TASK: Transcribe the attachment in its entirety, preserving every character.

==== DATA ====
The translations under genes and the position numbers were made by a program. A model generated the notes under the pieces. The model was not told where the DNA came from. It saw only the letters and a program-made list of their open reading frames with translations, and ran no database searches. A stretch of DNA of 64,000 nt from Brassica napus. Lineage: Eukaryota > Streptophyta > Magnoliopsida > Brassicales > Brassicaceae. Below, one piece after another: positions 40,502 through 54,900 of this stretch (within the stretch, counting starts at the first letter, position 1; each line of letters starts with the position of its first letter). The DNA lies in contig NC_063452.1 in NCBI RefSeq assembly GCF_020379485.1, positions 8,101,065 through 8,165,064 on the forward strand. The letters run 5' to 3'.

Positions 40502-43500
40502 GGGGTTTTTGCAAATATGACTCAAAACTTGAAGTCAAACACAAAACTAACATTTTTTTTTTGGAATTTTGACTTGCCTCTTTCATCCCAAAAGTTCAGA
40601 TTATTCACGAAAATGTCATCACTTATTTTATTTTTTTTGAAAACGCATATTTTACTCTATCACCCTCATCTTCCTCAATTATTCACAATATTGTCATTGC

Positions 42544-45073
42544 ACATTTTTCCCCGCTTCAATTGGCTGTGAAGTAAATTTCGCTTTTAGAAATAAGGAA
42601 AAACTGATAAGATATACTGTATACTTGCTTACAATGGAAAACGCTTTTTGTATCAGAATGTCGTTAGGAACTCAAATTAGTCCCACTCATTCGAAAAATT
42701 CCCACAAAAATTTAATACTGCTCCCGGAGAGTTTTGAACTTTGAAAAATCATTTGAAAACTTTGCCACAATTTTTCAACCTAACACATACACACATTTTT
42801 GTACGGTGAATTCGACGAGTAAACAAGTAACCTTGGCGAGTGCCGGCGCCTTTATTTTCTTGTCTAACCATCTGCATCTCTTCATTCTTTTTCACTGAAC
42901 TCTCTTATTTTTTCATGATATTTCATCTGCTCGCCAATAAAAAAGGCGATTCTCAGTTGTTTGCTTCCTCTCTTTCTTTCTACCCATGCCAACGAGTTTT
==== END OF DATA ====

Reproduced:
The translations under genes and the position numbers were made by a program. A model generated the notes under the pieces. The model was not told where the DNA came from. It saw only the letters and a program-made list of their open reading frames with translations, and ran no database searches. A stretch of DNA of 64,000 nt from Brassica napus. Lineage: Eukaryota > Streptophyta > Magnoliopsida > Brassicales > Brassicaceae. Below, one piece after another: positions 40,502 through 54,900 of this stretch (within the stretch, counting starts at the first letter, position 1; each line of letters starts with the position of its first letter). The DNA lies in contig NC_063452.1 in NCBI RefSeq assembly GCF_020379485.1, positions 8,101,065 through 8,165,064 on the forward strand. The letters run 5' to 3'.

Positions 40502-43500
40502 GGGGTTTTTGCAAATATGACTCAAAACTTGAAGTCAAACACAAAACTAACATTTTTTTTTTGGAATTTTGACTTGCCTCTTTCATCCCAAAAGTTCAGA
40601 TTATTCACGAAAATGTCATCACTTATTTTATTTTTTTTGAAAACGCATATTTTACTCTATCACCCTCATCTTCCTCAATTATTCACAATATTGTCATTGC

Positions 42544-45073
42544 ACATTTTTCCCCGCTTCAATTGGCTGTGAAGTAAATTTCGCTTTTAGAAATAAGGAA
42601 AAACTGATAAGATATACTGTATACTTGCTTACAATGGAAAACGCTTTTTGTATCAGAATGTCGTTAGGAACTCAAATTAGTCCCACTCATTCGAAAAATT
42701 CCCACAAAAATTTAATACTGCTCCCGGAGAGTTTTGAACTTTGAAAAATCATTTGAAAACTTTGCCACAATTTTTCAACCTAACACATACACACATTTTT
42801 GTACGGTGAATTCGACGAGTAAACAAGTAACCTTGGCGAGTGCCGGCGCCTTTATTTTCTTGTCTAACCATCTGCATCTCTTCATTCTTTTTCACTGAAC
42901 TCTCTTATTTTTTCATGATATTTCATCTGCTCGCCAATAAAAAAGGCGATTCTCAGTTGTTTGCTTCCTCTCTTTCTTTCTACCCATGCCAACGAGTTTT